Debbie Reynolds and Carrie Fisher and broken hearts

Carrie Fisher, left, and Debbie Reynolds

Carrie Fisher, left, and Debbie Reynolds

Learned a few moments ago that Debbie Reynolds passed, just a day after the death of her daughter, Carrie Fisher.

The brain can work in odds ways, and maybe this is, indeed, odd. But the whole awfulness of a mother and daughter dying within 24 hours of each other reminded me of a conversation I once had with a friend. She was the mother of a young son at the time, and we were talking about flying. The woman told me she’d rather perish in a crash with her child than live without him. And, at the time, I found that crazy. I was thinking about the fragility of life, and the beauty of sunsets and palm trees; the taste of a delicious sushi roll; the cold joy of a thick milkshake.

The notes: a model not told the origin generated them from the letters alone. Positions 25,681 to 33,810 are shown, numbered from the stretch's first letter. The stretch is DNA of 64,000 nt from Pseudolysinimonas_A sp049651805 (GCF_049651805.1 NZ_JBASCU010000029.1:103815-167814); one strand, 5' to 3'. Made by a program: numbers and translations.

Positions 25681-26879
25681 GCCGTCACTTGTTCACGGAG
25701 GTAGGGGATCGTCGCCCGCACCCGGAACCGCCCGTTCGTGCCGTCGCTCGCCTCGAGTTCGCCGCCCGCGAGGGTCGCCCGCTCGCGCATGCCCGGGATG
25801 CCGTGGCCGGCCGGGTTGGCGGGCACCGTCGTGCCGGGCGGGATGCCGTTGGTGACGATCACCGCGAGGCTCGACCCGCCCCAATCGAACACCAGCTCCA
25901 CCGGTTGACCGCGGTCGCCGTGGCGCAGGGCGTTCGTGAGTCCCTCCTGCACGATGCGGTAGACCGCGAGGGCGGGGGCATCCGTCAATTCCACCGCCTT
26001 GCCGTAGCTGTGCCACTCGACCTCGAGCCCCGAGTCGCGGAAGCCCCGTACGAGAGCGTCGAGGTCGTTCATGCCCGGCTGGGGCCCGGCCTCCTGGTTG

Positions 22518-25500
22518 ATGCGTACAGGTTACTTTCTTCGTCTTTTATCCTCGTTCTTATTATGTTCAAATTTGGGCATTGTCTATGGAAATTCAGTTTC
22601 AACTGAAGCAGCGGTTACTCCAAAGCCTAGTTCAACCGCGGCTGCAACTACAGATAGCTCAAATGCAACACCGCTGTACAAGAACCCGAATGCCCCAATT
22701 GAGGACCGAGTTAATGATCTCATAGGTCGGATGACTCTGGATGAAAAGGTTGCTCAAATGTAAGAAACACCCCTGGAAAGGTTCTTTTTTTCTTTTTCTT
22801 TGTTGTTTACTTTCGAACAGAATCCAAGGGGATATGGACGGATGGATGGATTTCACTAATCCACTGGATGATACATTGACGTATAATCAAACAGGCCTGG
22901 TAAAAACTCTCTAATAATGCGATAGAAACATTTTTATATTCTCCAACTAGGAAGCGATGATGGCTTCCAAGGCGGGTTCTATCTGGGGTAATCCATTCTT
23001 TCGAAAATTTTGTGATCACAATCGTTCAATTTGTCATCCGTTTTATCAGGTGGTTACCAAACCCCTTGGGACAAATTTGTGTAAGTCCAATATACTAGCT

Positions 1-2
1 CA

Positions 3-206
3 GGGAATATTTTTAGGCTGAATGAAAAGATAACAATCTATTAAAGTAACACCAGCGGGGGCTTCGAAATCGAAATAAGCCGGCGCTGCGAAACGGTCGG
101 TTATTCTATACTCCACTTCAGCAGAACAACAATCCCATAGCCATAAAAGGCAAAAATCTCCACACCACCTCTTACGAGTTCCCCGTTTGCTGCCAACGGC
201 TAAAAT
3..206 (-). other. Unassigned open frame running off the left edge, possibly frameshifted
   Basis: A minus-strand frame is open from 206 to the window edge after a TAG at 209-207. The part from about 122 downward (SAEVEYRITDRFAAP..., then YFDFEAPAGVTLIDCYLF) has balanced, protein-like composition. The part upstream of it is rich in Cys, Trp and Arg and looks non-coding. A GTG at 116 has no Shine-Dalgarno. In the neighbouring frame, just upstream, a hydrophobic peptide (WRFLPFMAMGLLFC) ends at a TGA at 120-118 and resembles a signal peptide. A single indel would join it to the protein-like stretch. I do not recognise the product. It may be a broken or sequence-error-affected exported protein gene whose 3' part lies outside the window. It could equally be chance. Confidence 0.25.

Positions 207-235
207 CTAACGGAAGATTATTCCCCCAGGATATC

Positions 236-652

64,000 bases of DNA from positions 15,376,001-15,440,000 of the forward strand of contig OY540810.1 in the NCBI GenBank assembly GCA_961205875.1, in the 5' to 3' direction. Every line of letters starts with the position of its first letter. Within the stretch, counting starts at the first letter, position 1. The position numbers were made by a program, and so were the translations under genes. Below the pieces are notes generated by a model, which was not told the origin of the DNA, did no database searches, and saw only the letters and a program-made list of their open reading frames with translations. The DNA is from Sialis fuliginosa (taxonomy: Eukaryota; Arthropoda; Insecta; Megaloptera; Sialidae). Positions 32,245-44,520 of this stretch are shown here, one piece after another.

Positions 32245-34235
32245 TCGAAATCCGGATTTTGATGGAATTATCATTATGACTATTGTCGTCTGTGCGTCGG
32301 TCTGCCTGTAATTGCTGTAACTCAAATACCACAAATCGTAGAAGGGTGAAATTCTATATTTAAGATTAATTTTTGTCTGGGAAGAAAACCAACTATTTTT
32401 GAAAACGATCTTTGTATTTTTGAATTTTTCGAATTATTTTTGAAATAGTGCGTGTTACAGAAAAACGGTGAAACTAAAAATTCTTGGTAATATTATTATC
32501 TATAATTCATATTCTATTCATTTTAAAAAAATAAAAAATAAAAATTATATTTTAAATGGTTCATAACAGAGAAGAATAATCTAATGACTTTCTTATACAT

But, with age and children of my own, I get it. Being a parent changes you in such profound ways. Mainly, it causes you to live your life for others. A child does not survive for a parent. But a parent does, factually, survive for a child. Like my friend, I, too, would prefer to die with my kids than after my kids. I’d choose to be on the plane.

I don’t know, for certain, whether Debbie Reynolds died of a broken heart. I don’t even know if that’s a real thing, or something we’ve created.

But my gut tells me she decided it was time to go.

She chose the flight.

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